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  • Preparing SONATE for Autonomous Control Through ASAP

    Paper ID



    • Thomas Rapp
    • Oleksii Balagurin
    • Tom Baumann
    • Hakan Kayal
    • Anselm Krainovic
    • Tobias Schwarz
    • Harald Wojtkowiak


    Julius Maximilians Universität Würzburg; University Wuerzburg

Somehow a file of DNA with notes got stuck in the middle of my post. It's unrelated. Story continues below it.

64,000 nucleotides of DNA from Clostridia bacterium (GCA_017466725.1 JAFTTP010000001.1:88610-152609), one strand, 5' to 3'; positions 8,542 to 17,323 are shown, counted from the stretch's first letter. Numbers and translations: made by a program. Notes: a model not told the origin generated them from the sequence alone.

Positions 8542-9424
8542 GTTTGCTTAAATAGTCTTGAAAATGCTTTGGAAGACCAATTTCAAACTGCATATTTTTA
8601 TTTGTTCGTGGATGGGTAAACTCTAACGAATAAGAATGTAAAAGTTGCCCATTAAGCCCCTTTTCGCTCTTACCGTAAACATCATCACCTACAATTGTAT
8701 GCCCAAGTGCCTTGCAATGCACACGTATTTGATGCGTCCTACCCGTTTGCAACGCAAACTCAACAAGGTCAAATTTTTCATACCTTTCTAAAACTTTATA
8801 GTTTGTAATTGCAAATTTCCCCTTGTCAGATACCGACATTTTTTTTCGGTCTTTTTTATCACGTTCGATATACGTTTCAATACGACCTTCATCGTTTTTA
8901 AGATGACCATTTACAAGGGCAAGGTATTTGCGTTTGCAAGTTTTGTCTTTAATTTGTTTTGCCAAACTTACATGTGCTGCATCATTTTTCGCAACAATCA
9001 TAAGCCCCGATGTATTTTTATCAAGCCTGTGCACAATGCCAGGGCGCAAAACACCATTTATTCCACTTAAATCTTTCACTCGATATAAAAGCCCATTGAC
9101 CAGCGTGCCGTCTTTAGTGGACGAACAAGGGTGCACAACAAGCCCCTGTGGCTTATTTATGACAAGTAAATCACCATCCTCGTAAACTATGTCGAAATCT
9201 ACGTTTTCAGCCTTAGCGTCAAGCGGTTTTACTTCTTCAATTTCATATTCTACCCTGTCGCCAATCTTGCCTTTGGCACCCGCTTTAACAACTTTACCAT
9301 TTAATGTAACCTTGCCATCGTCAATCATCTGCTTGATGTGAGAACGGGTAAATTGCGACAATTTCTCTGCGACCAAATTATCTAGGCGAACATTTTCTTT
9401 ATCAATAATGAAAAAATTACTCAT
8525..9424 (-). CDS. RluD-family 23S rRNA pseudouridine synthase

SONATE is a 3U-CubeSat technology demonstrator mission for highly autonomous payloads currently under development at the Professorship of Space Technology at the University of Würzburg and scheduled for launch in 2019. One of SONATE’s primary objectives is to verify the key elements of the autonomous sensor and planning system (ASAP) on-orbit. The general benefits of the high degree of autonomy implemented by ASAP are twofold. Firstly, it allows new satellite applications where fast response to external events (e.g. meteor entry into Earth´s atmosphere for Earth Observation Missions) is required. Secondly, it reduces the overall mission costs by moving workload from the operator to the satellite itself. To complete the verification of ASAP in a closed loop manner, ASAP needs to take over control of the satellite by manipulating SONATE’s active command list. However, the demonstration of the highly autonomous functions shall not put extra risk on the SONATE mission as a whole and especially the satellite’s other payloads. In order to combine the high degree of autonomy required for the verification of ASAP with the common requirements of a technology demonstrator mission accommodating also other payloads, special measures must be taken. Those measures, which are presented in detail with this paper, affect the verification process of ASAP itself, the onboard data handling system (OBDH), and the mission operations of SONATE. They include different check-out levels for the autonomous functionalities of ASAP, protective measures of the OBDH against unauthorized attempts of ASAP to control the satellite, new concepts for the mission planning process on ground, and directives for the mission operations on ground. The different check-out levels range from LEOP procedures common for every payload, through experiments during which ASAP runs but the plans are not executed, to finally full autonomous control of SONATE through ASAP. The protection of the OBDH is implemented by dedicated states in which the OBDH accepts commands from ASAP as well as a whitelist of commands to be accepted. Both for the mission planning process and mission operations on ground, new concepts had to be developed for this transition from classical operations towards full autonomy. We finally conclude that the set of those measures is sufficient to combine both worlds of classical operations and the increasing on-board autonomy for satellites and that thus they allow the on-orbit verification of ASAP without putting extra risk onto the SONATE mission.